Living Together? – then something for your ‘to do’ list
17 February 2016 by Stuart Williams
Charles Keidan and Rebecca Steinfeld have been together since 2010 and have an eight month old child. They are in a committed relationship but do not wish to enter into marriage as they believe this to be a “patriarchal institution” weighed down with “history and social expectations”.
Their preference is to enter into a civil partnership which they believe is a “modern, social institution conferring almost identical legal rights and responsibilities as marriage”. At present the law – under the Civil Partnership Act 2004 – only allows for same sex couples to form civil partnerships. Charles and Rebecca recently took the matter to judicial review as part of their campaign to allow heterosexual couples to form civil partnerships. They argued that the current law was incompatible with equality law, was discriminatory and went against their right to a family life. They were met with no success and are taking the matter to appeal. They remain “deeply concerned about the precarious legal and financial position” they are left in following this decision. This is especially true if either of them were to die without making a Will.
The law states that if someone dies without making a Will then the intestacy rules will be applied. These were set down in statute in 1925 and, although they have recently been updated, do not reflect the changes in people’s family arrangements which have taken place over the last ninety years. This has resulted in a situation where couples like Charles and Rebecca (or indeed Jane and Jill, or John and Steve), who live together, are not covered by the rules. This would mean that if one of them were to die without making a Will, then the surviving partner would receive nothing from their deceased partner’s estate. They would then have to make a claim for provision under the Inheritance (Provision for Family and Dependants) Act 1975. If they had been married or in a civil partnership then the surviving spouse would receive the first £250,000 of their estate and half of the remainder, with the remaining half to go to any children. Where there are no children then the surviving spouse would take the whole estate. The differences in treatment could not be more stark.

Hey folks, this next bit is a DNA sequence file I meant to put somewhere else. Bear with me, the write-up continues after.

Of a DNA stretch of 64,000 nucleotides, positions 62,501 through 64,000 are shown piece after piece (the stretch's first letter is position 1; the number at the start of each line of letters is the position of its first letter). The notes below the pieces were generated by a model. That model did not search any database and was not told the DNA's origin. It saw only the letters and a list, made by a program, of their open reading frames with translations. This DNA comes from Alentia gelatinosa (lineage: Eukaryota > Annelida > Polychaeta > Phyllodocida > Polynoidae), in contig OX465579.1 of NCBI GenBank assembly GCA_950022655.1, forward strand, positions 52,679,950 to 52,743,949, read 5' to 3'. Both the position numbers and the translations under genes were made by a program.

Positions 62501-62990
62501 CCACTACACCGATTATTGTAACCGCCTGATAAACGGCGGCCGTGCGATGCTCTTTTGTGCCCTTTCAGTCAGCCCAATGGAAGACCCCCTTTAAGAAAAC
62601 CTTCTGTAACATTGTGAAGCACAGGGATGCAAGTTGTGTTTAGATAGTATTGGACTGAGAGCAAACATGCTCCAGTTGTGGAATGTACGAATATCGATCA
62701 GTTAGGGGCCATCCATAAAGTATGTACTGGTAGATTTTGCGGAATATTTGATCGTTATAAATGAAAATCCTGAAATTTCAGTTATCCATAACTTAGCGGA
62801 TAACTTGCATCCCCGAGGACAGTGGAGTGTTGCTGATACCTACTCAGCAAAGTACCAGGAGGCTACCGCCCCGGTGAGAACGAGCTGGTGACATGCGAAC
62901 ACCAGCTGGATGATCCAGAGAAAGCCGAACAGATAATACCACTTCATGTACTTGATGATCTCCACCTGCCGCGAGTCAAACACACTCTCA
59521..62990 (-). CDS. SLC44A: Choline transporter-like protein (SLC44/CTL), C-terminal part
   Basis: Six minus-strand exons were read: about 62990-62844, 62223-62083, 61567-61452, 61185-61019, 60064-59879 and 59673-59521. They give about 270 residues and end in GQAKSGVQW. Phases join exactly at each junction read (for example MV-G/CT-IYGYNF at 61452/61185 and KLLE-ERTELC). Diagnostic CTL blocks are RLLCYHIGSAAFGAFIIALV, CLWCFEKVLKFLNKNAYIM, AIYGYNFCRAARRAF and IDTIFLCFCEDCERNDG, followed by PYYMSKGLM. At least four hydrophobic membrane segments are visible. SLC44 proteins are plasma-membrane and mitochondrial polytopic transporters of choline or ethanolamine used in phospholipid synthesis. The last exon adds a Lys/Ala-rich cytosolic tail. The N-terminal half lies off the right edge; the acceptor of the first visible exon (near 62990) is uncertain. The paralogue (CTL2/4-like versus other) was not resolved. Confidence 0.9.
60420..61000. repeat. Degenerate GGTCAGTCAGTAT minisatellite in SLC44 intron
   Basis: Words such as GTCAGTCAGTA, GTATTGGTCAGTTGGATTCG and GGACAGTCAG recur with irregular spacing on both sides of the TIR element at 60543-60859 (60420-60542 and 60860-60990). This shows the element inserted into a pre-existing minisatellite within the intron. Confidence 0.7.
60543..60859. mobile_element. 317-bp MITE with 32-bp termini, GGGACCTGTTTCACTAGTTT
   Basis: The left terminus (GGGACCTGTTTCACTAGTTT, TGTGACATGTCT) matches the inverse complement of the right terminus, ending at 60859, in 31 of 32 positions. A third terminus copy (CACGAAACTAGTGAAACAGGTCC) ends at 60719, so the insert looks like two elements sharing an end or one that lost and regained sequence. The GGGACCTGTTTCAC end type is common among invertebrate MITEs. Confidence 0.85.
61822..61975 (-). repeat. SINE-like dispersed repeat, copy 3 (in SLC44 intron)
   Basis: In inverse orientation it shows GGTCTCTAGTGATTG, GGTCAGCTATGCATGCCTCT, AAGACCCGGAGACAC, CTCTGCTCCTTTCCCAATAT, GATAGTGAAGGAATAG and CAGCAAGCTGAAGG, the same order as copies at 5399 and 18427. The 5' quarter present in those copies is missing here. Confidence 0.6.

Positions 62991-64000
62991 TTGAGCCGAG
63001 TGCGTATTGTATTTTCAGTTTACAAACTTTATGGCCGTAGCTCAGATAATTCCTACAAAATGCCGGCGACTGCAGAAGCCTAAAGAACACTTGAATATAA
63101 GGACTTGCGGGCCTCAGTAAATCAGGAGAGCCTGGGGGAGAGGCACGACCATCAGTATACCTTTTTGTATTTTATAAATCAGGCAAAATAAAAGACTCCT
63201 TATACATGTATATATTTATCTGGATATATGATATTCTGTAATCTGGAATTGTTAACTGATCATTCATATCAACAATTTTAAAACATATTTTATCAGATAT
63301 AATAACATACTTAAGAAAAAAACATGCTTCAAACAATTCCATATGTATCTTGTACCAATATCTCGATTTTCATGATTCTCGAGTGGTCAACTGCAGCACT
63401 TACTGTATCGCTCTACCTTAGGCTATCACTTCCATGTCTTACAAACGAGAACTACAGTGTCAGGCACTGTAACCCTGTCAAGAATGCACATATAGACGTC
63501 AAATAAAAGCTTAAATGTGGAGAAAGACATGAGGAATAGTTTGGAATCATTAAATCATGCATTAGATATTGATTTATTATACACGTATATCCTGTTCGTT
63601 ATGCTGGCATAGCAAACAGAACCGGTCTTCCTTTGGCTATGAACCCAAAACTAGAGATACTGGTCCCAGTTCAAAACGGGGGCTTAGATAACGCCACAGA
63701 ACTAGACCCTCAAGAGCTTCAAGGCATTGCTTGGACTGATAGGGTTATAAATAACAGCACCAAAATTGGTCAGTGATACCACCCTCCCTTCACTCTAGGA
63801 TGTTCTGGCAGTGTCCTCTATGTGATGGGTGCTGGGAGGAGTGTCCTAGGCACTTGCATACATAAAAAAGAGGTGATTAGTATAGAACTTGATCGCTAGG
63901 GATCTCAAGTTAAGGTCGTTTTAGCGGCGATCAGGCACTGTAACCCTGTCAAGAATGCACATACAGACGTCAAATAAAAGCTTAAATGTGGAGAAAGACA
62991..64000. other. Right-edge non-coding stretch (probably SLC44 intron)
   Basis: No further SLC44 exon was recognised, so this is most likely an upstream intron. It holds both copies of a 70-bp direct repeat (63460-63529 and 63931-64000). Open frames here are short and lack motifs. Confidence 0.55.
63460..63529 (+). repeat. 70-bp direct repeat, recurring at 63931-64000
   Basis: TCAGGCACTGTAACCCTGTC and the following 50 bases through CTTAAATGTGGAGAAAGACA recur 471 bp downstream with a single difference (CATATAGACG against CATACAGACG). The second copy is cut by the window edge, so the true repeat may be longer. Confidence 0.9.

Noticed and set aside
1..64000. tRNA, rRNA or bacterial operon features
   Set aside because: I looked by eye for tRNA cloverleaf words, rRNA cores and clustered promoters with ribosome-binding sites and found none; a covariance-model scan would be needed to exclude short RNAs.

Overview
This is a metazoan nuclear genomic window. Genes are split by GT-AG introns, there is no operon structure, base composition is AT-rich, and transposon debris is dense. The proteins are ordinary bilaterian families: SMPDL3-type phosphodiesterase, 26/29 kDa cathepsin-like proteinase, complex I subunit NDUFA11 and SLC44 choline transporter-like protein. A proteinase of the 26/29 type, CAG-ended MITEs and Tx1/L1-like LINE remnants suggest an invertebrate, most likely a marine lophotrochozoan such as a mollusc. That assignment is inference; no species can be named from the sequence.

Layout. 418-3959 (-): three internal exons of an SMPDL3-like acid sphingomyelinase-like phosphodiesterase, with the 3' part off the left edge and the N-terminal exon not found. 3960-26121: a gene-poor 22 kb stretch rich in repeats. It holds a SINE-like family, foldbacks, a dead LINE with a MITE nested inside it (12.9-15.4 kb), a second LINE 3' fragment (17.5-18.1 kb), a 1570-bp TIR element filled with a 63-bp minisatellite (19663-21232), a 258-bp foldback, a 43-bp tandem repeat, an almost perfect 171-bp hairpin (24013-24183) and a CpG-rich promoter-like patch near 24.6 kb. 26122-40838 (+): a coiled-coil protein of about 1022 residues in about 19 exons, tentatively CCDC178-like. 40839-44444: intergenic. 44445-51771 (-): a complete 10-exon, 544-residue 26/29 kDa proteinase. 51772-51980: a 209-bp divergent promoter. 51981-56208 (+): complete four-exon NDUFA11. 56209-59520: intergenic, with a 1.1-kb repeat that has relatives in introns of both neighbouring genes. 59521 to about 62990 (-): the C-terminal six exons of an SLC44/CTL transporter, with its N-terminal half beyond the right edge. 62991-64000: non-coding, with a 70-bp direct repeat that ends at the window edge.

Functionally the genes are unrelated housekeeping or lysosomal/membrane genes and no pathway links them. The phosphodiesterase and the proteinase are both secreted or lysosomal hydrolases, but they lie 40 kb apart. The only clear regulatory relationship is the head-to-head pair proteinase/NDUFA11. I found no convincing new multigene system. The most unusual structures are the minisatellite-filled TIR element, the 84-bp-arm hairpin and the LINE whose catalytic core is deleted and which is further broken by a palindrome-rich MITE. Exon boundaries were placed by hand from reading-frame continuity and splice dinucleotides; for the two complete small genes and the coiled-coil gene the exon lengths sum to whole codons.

The court case highlights once again the importance of making a Will in all circumstances but especially if you are in a relationship with someone but are not married or in a civil partnership. Making a Will is a relatively inexpensive exercise and would avoid the need to make a claim for provision under the 1975 Act which could prove costly. You would also be avoiding the emotional turmoil which is likely to come with having to make such a claim.
In short, if you are in the same position as Charles and Rebecca (whether in a heterosexual or homosexual relationship), you should put making a Will at the top of your “to do” list.
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